Where Did He Go? How to Teach Question-Making in Past Tense
How to Proceed
Yes/No Questions First
The first thing to approach is the use of helping verbs (HV). You need to explain when to use ‘did’ and when to use ‘was/were’. Was/were is the past tense of the verb to be. It is used to talk about states of being, emotions, and senses. Did is used in conjunction with an action verb. The helping verb ‘did’ isn’t used in the statement, only in the question and the short answer. The question word or helping verb always goes at the beginning of the question.
Statement Question Explanation I loved him. Did you love him? There is no helping verb and there is action: Use did Mario was happy. Was Mario happy? Reverse the statement to put the HV in the front James went out. Did James go out? There is no helping verb and there is action: Use did They were in trouble. Were they in trouble? Reverse the statement to put the HV in the front
Using question words like who, what, when, where, how and why will elicit a long answer. These are used to draw out information, not simply a yes or a no. They also combine with ‘did’ or the verb ‘to be’ for questions. Using the same examples from above, draw some parallels. Again, if you have the helping verb was/were in a sentence, it will appear in the information question. When there is action and no helping verb in the statement, you need did in the question. A great way to get students thinking about information questions is alter the statements and then have them determine which question word to use, and the word order for the question. Here are some examples:
Statement Question I loved him for ten years. How long did you love him? Mario was happy in Mexico Where was Mario happy? James went out early this morning. When did James go out? They were in trouble because they were naughty. Why were they in trouble?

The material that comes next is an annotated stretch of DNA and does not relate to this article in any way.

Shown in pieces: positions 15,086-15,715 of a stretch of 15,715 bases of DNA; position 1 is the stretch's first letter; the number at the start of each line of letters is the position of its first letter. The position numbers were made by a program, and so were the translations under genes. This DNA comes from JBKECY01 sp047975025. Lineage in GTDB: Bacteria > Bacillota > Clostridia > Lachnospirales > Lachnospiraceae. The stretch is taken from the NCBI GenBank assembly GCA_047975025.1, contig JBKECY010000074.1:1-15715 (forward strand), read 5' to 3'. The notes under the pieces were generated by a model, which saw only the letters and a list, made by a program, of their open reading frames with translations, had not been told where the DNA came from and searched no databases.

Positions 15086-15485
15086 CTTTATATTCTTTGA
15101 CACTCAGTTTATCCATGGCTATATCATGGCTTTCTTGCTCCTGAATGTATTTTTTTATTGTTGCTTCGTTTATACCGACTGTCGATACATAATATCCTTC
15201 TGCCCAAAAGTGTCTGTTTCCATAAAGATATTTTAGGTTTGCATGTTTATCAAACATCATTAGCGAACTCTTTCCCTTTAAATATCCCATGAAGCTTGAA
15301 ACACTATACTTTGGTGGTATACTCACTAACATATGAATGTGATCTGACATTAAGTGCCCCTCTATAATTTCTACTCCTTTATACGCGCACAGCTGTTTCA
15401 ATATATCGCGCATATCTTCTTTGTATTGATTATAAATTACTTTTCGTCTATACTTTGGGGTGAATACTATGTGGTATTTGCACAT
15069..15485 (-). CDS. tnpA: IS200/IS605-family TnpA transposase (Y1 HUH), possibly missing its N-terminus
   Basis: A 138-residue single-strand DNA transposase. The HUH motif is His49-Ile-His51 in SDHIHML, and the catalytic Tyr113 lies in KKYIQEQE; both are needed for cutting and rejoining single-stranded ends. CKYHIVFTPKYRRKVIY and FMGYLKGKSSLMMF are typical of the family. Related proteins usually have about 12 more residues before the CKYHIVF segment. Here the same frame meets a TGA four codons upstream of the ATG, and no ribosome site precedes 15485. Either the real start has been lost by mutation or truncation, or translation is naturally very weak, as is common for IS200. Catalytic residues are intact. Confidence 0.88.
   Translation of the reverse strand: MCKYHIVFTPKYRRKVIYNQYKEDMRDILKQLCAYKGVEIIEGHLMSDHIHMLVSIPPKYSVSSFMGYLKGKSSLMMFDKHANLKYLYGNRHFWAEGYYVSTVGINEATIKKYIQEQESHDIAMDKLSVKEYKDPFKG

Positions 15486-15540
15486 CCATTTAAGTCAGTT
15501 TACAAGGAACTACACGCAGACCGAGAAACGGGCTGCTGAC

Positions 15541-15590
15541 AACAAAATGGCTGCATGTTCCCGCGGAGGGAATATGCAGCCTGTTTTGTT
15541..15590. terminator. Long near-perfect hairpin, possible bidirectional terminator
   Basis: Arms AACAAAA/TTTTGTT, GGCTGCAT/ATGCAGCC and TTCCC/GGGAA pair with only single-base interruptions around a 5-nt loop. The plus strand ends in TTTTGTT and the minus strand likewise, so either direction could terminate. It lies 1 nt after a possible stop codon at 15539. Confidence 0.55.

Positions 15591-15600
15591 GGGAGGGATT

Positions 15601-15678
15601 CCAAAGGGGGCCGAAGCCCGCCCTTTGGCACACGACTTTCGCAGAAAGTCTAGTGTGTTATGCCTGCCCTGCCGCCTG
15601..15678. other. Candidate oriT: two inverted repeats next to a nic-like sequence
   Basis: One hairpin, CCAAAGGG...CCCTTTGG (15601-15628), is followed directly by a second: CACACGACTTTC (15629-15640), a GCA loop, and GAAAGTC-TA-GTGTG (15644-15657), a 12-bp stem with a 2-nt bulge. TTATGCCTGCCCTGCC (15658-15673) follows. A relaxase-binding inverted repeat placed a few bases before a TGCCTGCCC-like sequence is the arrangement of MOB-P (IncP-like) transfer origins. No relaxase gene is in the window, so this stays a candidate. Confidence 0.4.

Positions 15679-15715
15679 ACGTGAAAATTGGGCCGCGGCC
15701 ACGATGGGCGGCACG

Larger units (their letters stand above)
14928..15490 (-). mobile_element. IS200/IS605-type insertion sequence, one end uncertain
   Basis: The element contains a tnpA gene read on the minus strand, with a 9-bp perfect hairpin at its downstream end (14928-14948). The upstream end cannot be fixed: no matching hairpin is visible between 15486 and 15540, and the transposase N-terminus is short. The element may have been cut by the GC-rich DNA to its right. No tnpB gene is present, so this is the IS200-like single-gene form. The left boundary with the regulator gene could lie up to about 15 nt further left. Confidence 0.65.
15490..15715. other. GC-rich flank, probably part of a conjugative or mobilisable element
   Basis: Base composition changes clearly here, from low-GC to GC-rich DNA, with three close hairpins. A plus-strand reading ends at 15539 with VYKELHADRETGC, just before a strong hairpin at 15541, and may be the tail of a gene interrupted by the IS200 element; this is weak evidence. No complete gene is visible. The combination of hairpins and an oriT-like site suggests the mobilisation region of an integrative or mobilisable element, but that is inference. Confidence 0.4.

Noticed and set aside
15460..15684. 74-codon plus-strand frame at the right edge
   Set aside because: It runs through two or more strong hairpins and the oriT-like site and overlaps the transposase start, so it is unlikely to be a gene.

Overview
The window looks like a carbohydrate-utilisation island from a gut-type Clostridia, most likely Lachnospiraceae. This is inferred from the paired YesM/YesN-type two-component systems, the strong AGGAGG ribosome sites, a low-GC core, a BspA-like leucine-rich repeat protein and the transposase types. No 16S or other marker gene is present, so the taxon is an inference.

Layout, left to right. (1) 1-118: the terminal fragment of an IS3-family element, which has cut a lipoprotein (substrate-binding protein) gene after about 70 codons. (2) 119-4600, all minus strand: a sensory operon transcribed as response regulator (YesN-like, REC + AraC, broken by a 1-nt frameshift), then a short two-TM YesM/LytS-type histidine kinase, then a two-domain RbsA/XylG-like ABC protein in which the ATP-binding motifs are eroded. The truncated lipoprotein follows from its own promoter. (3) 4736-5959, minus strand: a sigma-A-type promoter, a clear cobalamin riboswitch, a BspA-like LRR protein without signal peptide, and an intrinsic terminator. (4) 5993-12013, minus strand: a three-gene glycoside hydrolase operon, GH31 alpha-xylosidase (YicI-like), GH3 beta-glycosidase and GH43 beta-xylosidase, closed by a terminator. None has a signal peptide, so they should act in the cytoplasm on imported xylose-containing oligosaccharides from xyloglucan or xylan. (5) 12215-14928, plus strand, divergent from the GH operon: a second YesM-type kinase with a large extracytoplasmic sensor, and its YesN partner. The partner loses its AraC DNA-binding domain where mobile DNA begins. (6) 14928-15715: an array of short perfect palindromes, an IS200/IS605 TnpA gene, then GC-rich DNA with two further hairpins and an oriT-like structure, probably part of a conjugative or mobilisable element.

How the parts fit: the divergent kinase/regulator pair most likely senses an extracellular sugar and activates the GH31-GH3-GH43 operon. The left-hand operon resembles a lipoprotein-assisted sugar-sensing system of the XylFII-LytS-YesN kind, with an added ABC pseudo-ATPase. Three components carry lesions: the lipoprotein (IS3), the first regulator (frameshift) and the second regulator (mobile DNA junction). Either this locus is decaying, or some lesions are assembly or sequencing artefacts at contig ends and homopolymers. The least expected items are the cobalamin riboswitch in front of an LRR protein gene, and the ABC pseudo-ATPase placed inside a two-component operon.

You’ll want to incorporate a variety of activities to practice question making in past tense. One useful way to practice past tense verbs along with question creation is any form of memory games. You can utilize pictures or word cards and have the students draw cards until they match. They then have to create questions and sentences using both the verb forms. Another activity to practice question making in past tense it to do some form of activity based on memories. Have students interview one another or do a mingling activity that produces lots of questioning. One way to do this is to simply give the students a theme. For example: childhood friends, vacations, past birthday celebrations. Anything that will get them talking about past experiences. You could even put one student in the “hot seat.” This is when students fire questions at the hot seat student until they can’t think of any more questions. It’s a wonderful way to get students asking and answering questions at a fast pace! No matter what practice activity you choose for creating questions, you will inevitably have the students practicing past tense verbs, time markers and the difference between past and present tenses.
A solid introduction to creating past tense questions followed by varied practice activities will have your students looking back with ease.
Provide topics that are relevant to the class age group, level, and hobbies, and you can’t go wrong.